In the recent years the importance of a playwright (in the meaning of the term adapted from German theatre, i.e. assistant to the director who collaborates with him both on adapting the text and during the rehearsals) and of the choreographer has increased, mostly under the influence of fascination with contemporary German theatre, represented by directors like Frank Castorf and Rene Pollesch, among others.  And the actor’s duties have also changed, who, by improvising, have a more authorial contribution to the performance. Nonetheless, there are still the directors who set the paths of Polish theatre development. Throughout the choice of permanent cooperators and throughout the specific repertoire preferences, they organize – within the framework of a national repertoire theatre – small theatre labs, where they conduct research on new acting methods and new dramaturgy.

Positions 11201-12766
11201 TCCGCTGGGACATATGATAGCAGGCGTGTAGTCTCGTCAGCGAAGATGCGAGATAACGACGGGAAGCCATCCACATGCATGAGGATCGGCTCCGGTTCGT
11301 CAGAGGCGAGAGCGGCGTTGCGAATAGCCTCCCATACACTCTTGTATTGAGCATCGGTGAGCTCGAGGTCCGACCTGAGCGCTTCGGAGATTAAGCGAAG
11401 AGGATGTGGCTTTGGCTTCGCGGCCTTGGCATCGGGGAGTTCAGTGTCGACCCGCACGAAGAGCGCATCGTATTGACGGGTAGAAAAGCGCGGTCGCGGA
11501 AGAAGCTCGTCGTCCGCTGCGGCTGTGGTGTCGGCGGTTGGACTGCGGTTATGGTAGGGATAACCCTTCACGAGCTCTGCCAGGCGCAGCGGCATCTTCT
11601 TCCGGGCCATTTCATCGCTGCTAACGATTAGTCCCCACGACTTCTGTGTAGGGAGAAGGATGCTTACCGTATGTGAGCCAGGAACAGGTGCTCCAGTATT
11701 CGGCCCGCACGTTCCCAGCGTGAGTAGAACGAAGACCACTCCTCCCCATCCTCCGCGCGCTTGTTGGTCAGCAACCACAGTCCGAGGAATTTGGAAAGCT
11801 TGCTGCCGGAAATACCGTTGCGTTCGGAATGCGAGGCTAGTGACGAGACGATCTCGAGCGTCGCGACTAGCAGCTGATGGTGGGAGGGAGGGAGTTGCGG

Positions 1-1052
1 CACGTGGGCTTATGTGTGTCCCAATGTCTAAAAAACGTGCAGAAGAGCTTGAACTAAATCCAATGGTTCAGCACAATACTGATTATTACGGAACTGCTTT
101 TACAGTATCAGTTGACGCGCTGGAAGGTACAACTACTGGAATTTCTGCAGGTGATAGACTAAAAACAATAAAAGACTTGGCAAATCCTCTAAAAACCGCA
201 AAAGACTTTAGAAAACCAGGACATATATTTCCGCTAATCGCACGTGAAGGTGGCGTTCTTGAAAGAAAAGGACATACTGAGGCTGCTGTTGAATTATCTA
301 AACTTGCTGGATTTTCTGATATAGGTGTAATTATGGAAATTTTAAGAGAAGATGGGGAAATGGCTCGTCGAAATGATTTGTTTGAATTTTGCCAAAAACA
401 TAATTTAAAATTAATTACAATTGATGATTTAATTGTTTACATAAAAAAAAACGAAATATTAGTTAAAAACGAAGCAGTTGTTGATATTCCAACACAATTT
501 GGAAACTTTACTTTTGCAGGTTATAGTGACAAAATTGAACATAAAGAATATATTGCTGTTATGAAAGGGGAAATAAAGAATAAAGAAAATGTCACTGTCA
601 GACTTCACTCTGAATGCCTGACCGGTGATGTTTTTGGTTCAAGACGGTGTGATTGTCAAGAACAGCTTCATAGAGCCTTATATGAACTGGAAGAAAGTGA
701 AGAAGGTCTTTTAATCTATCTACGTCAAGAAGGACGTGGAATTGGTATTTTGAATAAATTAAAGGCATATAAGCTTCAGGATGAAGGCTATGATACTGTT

It’s been more than a quarter of a century since the last major breakthrough in political life. This is long enough to try and make a first synthesis of this period. The situation after 1989 has been generally supportive of the process of cutting off the theatre from the political involvement. The early 90s were a time of ambitious formal explorations, or, on the contrary, of reversal from artistic theatre towards entertainment and commercialization. Forced to compete with other forms of entertainment in the new, free market reality, the theatre could either give and accept its rules, or refuse participation – which finally led many artists to become rigid and take the role of “values’ protectors”. It was the time of trial for the directors, the moment when previous hierarchies fell apart and the new ones began to form. Among the numerous directors of the oldest, pre-war and war generations only a few managed to keep (Jerzy Jarocki[1], Andrzej Wajda[2]) or strengthen (Krystian Lupa, the already deceased Jerzy Grzegorzewski[3]) their positions. At the beginning of the 90s the directors who were born in the 50s and debuted after the period of martial law, i.e. in the mid-80s (Tadeusz Bradecki, Rudolf Zioło, Krzysztof Babicki), gained recognition of critics and spectators; however a few years later, they were pushed to the background of a theatrical life and today they are referred to as ”the lost generation”, not able to carry on with the discourse with their predecessors. In the Polish theatre of the mid-nineties there was an air of expectancy that the new generation, capable of breaking previous hierarchies, would soon come to the fore.